The Luminaries

Eleanor Catton

The Luminaries

The Luminaries transports readers to 1866, and a town that has risen almost overnight on the south coast of New Zealand during the frenzy of a gold rush. Walter Moody arrives to make his fortune, but instead he is drawn into trying to solve a series of puzzling crimes. Written in the style of a Victorian-era novel, The Luminaries is an ambitious, original book about fate, fortune, choice and chance that pushes the boundaries of contemporary literature.

The Luminaries won the Governor General's Literary Award for fiction and the Man Booker Prize in 2013.


From the book:

"Anna moved away from him again, to the bedhead this time, and wrapped her fingers around the iron knob. As she moved he smelled her again -- the sea. The intensity of the sensation startled him. He had to check the urge to step towards her, to follow her, and breathe her in. He smelled salt, and iron, and the heavy, metallic taste of foul weather... low cloud, he thought, and rain. And not just the sea: a ship. That tarred ropy smell, the dusty damp of bleached teak, oiled sailcloth, candle wax. His mouth began to water."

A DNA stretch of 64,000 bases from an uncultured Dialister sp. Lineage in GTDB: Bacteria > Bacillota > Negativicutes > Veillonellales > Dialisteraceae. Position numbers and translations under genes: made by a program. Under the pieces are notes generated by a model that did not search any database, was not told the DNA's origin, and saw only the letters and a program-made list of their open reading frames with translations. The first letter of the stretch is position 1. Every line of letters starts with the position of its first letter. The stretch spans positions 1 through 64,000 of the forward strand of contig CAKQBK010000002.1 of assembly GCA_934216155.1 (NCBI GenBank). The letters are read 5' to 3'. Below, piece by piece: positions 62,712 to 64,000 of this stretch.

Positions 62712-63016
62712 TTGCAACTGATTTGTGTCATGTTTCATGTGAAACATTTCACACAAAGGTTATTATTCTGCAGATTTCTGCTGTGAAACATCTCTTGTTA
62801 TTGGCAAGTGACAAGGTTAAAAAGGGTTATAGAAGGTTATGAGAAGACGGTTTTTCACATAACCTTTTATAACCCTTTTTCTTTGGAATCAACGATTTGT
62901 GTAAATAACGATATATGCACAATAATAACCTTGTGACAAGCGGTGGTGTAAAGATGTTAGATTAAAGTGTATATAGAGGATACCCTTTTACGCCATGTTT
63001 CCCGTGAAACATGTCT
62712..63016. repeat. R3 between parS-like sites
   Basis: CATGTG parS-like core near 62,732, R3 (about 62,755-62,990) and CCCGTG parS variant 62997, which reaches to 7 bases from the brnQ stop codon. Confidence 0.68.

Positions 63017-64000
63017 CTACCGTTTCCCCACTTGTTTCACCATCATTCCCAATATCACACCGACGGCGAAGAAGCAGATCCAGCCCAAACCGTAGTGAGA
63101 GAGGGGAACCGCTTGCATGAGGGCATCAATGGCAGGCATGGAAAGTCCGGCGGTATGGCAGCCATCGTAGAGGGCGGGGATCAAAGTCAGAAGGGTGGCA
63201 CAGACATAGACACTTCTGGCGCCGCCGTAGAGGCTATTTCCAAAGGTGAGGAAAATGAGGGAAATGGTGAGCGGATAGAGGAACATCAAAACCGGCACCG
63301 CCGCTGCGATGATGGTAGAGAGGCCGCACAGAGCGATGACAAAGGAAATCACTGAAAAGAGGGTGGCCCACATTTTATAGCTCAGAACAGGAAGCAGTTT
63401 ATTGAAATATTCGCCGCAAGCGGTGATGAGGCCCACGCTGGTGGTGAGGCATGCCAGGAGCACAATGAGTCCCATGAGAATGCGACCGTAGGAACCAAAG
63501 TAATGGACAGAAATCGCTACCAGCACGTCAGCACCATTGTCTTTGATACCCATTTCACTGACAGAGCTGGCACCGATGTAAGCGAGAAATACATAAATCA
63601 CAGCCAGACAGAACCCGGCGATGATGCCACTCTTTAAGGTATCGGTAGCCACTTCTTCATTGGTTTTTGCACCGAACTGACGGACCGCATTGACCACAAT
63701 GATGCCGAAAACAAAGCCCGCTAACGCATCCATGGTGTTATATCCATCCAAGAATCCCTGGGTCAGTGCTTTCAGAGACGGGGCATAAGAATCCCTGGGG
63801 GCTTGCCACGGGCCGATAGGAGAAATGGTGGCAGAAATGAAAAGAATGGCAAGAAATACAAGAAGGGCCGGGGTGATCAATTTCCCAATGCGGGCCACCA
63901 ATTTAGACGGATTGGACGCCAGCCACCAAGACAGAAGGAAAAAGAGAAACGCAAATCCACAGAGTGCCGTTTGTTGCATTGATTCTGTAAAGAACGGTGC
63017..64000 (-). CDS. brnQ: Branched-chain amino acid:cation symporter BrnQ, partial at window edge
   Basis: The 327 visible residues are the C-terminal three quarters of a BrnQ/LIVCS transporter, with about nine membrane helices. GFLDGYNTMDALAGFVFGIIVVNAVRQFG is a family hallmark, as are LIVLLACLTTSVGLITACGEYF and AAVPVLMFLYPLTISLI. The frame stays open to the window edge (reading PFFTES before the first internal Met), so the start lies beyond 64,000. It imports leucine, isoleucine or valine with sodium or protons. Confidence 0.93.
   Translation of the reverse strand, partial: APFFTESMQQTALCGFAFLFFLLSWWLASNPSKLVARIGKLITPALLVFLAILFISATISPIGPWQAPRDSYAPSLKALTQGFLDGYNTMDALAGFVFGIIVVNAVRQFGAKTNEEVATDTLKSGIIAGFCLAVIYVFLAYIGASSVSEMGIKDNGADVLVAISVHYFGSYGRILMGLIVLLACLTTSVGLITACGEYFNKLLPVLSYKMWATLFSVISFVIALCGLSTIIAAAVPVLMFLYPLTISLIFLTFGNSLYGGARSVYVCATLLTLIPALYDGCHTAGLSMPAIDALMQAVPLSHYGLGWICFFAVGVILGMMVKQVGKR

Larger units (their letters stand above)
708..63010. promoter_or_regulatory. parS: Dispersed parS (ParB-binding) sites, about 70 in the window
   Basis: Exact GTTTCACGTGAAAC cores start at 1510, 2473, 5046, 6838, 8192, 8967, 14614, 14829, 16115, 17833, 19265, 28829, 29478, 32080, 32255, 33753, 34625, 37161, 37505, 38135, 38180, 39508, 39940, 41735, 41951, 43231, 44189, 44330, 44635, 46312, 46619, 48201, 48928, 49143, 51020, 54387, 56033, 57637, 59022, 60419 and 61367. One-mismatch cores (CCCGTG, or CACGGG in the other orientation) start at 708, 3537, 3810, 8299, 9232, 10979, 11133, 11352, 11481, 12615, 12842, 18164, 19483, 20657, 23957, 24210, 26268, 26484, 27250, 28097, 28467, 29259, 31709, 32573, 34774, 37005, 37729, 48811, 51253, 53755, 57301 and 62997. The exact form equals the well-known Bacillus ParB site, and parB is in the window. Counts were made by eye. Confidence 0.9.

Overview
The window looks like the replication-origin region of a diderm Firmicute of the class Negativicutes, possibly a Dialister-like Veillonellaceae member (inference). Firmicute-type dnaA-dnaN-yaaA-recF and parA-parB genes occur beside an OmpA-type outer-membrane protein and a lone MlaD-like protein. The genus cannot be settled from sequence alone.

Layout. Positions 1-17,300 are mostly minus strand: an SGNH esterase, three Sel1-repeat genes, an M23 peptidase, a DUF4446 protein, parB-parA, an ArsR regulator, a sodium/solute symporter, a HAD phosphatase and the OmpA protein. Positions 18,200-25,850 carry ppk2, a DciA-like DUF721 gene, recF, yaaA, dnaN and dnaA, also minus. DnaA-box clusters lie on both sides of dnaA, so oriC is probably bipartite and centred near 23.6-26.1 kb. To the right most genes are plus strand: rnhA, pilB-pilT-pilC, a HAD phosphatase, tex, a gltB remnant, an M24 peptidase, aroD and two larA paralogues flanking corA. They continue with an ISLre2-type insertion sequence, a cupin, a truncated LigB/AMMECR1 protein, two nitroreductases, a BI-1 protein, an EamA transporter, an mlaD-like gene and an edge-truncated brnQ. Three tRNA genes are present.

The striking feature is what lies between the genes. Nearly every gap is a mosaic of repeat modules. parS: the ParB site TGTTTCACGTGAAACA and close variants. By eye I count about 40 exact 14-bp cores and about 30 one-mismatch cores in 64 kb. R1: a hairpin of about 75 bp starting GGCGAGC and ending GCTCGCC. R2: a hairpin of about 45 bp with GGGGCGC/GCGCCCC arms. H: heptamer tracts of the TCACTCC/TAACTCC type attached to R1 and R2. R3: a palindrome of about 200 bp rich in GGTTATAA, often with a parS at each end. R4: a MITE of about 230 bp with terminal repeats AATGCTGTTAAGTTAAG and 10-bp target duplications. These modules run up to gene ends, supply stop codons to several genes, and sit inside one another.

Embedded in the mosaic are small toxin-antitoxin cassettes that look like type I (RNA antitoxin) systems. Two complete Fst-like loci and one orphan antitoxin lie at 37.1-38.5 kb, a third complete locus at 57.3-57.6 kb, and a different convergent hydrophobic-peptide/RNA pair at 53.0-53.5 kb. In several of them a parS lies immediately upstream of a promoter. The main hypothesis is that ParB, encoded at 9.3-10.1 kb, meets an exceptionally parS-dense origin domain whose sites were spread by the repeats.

From The Luminaries by Eleanor Catton ©2013. Published by McClelland & Stewart.

More about this book:

Eleanor Catton on The Sunday Edition:

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Eleanor Catton's life in books:



The 2015 IMPAC Dublin Literary Award Canadian contenders:

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